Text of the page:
I’ve previously written about a lawsuit brought on behalf of Hispanic voters in Irving Texas (https://texaselectionlaw.wordpress.com/2014/07/29/irving-isd-redistricting-lawsuit/), concerning the way in which the Irving Independent School District has drawn its districts.
Today, media in the Dallas-Fort Worth area are reporting that the plaintiffs have prevailed. The story is available here: http://www.irvingweekly.com/s/1705/Judge-Finds-Irving-School-District-is-in-Violation-of-the-Voting-Rights-Act-.php
The outcome of Benevides v. Irving I.S.D. isn’t particularly surprising – as I mentioned in the related post, witnesses for the defense gave testimony that was both astonishingly candid and also embarrassing for the district.
One trustee opined that he didn’t think the Voting Rights Act applied to his district, and gave the impression that he didn’t really care if it did. In addition, a former trustee (while generally more sympathetic to the complaints of Hispanic voters) took the tactically unwise position that Hispanics just never bothered to run viable candidates. Given that one of the plaintiffs happens to be a candidate who has run unsuccessfully for the school board three times, and given that the entire school board is white while 70% of the district is Hispanic, the “blame the victim” tactic was probably not the one to go with.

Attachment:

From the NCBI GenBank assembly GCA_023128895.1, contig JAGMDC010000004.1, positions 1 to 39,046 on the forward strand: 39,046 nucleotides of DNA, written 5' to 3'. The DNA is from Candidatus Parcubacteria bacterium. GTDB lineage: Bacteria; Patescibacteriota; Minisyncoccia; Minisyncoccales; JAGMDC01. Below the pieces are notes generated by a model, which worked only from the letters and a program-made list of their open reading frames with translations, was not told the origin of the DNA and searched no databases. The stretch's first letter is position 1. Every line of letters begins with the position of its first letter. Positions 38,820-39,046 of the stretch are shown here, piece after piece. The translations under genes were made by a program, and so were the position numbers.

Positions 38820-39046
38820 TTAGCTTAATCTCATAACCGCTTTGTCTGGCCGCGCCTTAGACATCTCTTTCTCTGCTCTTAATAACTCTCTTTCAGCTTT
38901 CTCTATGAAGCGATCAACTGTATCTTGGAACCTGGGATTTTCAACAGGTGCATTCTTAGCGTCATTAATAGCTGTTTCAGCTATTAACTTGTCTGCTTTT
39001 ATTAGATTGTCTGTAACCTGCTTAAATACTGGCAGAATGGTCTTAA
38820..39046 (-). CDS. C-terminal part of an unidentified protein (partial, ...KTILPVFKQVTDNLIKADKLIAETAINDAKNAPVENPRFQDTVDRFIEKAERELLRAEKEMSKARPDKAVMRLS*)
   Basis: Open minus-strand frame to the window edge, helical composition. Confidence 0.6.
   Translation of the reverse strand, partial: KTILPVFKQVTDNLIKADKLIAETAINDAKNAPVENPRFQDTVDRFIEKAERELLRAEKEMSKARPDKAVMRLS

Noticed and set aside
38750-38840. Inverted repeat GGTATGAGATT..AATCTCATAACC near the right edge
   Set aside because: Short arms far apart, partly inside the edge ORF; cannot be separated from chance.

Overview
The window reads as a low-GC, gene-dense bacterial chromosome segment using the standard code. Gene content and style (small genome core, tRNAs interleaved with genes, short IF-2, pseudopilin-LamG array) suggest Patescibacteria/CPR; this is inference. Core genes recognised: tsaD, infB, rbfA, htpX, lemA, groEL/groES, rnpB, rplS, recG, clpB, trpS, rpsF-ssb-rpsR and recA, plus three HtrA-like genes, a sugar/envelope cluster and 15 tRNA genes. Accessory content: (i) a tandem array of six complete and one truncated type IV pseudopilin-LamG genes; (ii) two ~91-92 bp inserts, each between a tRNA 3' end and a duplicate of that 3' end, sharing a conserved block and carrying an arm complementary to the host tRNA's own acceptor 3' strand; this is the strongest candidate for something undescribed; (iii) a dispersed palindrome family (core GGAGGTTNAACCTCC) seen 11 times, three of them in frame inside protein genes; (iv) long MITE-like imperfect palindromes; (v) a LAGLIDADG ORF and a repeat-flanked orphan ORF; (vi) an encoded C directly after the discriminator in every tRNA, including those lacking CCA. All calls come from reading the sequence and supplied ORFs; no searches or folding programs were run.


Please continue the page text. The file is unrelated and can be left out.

The school board is reported to be reviewing its options with its attorneys.
Although I’m loath to hand out legal advice gratis, I’ll give this piece of considered professional advice to Irving I.S.D. absolutely free.
Here it is:
Save your money, take your lumps, and embrace a rational 7-0 plan (i.e., elect your trustees from seven single-member districts).